Nearly 100 people have been killed by the Samoan tsunami that swept across the Southeast Pacific Ocean Tuesday afternoon and on into the evening. Samoa and American Samoa were hard hit (as is made evident by by the tsunami caused by an earthquake that was recorded in the region east of Tonga. The Times Online reported that the 8.0 magnitude earthquake created several tsunamis with waves reaching as high as 15 feet above normal. Tsunami waves inundated Samoa, American Samoa, and other small islands before spreading out toward other shores. Videos of the destruction have been posted on YouTube.
The National Oceanic and Atmospheric Administration (NOAA) issued a tsunami warning for New Zealand and other South Pacific islands soon after the Samoan earthquake was detected. Hawaii was placed under a tsunami watch until Tuesday evening. The west coast states of California, Oregon, and Washington were placed on tsunami advisory, as was Alaska. By the time the tsunami reached California, however, waves were barely a foot above normal.
But in the Samoan group of islands, the tsunami not only hit with big, powerful waves, it also left death and destruction in its wake (as can be seen in several videos).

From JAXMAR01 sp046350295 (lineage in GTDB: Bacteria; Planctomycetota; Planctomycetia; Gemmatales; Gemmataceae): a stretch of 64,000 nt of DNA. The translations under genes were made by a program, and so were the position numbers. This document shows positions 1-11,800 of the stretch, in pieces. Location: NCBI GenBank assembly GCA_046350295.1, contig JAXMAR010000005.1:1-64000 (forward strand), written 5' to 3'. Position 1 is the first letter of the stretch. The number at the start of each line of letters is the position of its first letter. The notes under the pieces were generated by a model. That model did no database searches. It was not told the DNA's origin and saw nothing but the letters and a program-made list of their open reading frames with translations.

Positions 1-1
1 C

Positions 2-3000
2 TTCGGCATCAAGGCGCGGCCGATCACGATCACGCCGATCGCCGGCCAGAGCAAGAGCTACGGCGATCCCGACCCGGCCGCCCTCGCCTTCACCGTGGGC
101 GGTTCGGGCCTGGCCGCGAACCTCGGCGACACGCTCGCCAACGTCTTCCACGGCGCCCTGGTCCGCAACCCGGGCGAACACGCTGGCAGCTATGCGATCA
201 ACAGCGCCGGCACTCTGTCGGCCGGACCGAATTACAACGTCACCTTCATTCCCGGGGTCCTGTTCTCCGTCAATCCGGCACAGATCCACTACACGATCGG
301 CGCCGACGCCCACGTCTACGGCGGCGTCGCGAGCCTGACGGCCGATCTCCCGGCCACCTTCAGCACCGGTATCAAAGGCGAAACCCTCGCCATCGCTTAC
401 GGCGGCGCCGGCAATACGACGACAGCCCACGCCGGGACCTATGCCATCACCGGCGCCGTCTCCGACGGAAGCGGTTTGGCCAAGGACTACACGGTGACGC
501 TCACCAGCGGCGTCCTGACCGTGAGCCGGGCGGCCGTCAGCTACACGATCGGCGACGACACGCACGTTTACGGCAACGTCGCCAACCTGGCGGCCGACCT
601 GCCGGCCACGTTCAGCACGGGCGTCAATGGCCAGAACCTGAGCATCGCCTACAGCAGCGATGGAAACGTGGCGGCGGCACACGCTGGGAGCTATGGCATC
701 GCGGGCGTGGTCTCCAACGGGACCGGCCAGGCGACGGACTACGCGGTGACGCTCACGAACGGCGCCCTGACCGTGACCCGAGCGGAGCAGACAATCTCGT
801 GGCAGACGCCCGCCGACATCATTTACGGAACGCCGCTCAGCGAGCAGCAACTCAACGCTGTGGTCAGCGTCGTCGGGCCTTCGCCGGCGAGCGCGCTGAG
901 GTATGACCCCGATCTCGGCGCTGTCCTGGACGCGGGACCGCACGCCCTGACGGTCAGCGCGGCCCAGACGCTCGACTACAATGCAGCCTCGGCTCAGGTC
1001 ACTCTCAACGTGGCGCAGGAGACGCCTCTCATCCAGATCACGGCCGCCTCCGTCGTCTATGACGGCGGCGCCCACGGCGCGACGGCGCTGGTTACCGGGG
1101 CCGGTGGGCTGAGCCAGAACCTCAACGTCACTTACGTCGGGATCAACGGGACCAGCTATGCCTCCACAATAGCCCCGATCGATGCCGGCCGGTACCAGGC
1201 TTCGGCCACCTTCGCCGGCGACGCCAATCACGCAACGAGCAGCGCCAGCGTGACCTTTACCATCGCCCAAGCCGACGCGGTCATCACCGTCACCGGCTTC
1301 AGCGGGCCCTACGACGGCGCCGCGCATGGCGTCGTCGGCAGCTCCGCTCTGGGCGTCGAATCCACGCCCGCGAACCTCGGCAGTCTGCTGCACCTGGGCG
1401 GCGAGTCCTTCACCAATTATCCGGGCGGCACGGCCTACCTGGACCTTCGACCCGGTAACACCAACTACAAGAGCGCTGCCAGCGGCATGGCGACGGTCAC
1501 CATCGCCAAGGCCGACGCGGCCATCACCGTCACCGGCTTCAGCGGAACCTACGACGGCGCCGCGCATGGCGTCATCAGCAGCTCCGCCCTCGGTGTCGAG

The British Foreign Office reported that a two-year old was missing from Samoa and was believed to have been on the beach when the Samoan tsunami struck. President Barack Obama declared American Samoa, which is an American territory, a major disaster. The declaration allows federal aid and funds to flow more freely to the stricken area. The Federal Emergency Management Agency (FEMA) sent teams to the region a well.
One eyewitness recalls watching the waterline recede back toward the horizon about 20 minutes before the big waves came crashing in. Many will recall the thousands of similar stories after the 2004 Christmas Tsunami that swept across the Indian Ocean, killing over 155,000 people. That particular tsunami was caused by a 9.0 magnitude earthquake off the coast of Sumatra.
A resident of Sau Sau Beach Fale, Samoa, said that the tsunami took his entire village and left not one building standing. That story was repeated numerous times in Sri Lanka and Indonesia after the 2004 Christmas Tsunami, where hundreds of thousands were displaced without villages and towns to which they could return.
The island of Tonga, which was just west of the earthquake epicenter, was hit by 13-foot waves and suffered coastal damage.
Fox News reported that on American Samoa, four tsunami waves at least 15 feet high crashed ashore and washed inland for about a mile. At least 30 of the dead were reported to have been killed on American Samoa.
The United Kingdom, Australia, New Zealand, and the United States have already begun planning relief measures. In the aftermath of the 2004 Christmas Tsunami, over $7 billion was contributed to the stricken areas, much of it coming through charitable organizations and individual donations.
American Samoan earthquake tsunami video via YouTube.
Samoan tsunami video via Sky News.